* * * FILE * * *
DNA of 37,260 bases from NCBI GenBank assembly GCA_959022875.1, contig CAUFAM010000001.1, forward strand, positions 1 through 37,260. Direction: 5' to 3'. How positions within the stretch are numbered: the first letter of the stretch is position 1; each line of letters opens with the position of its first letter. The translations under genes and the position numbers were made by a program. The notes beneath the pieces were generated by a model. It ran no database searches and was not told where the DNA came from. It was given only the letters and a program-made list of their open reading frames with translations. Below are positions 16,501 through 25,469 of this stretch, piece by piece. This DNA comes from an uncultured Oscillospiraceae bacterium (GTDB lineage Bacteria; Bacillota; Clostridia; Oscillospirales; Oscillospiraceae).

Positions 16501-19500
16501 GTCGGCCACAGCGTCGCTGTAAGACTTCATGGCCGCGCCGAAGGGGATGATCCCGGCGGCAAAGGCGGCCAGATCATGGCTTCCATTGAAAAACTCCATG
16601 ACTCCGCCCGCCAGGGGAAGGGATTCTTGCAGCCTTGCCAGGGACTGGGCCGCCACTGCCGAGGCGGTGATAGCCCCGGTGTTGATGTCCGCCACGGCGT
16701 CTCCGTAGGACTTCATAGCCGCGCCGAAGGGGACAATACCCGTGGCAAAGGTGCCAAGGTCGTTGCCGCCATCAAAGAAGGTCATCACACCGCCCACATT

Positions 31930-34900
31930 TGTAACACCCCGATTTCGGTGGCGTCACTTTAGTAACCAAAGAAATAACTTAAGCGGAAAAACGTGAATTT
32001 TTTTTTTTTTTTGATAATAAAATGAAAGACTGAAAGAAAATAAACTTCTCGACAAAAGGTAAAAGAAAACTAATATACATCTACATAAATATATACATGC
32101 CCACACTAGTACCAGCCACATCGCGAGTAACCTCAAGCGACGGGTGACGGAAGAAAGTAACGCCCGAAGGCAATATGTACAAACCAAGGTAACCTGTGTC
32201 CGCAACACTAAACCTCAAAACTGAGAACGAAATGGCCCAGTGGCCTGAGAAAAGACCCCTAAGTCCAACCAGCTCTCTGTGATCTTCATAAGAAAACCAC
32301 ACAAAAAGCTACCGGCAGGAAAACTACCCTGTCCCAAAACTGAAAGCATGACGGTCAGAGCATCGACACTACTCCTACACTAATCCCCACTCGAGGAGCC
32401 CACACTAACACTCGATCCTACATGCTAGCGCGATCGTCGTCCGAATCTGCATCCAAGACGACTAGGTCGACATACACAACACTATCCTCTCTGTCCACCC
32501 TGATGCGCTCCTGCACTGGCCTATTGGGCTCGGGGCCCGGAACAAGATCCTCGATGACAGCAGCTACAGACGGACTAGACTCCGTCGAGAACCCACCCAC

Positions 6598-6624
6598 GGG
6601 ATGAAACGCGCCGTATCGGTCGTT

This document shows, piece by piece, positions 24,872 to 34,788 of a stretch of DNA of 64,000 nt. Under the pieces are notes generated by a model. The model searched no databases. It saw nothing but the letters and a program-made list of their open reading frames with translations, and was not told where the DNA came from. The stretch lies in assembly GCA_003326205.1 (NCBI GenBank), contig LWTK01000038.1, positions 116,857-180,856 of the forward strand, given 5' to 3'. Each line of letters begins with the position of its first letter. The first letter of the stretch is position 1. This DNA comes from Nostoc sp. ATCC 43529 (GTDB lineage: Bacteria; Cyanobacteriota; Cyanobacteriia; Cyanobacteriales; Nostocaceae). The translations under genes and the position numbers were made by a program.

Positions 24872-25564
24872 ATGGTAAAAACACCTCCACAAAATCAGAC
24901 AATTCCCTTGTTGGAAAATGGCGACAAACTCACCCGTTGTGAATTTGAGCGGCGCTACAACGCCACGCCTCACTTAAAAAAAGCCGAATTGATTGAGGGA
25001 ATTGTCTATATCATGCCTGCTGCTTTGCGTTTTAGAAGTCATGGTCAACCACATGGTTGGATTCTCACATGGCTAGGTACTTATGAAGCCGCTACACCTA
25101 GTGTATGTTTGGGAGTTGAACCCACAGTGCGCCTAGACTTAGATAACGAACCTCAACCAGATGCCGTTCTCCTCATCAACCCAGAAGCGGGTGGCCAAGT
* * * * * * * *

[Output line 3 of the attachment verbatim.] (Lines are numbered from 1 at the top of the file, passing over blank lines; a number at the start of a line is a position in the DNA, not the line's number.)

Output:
16501 GTCGGCCACAGCGTCGCTGTAAGACTTCATGGCCGCGCCGAAGGGGATGATCCCGGCGGCAAAGGCGGCCAGATCATGGCTTCCATTGAAAAACTCCATG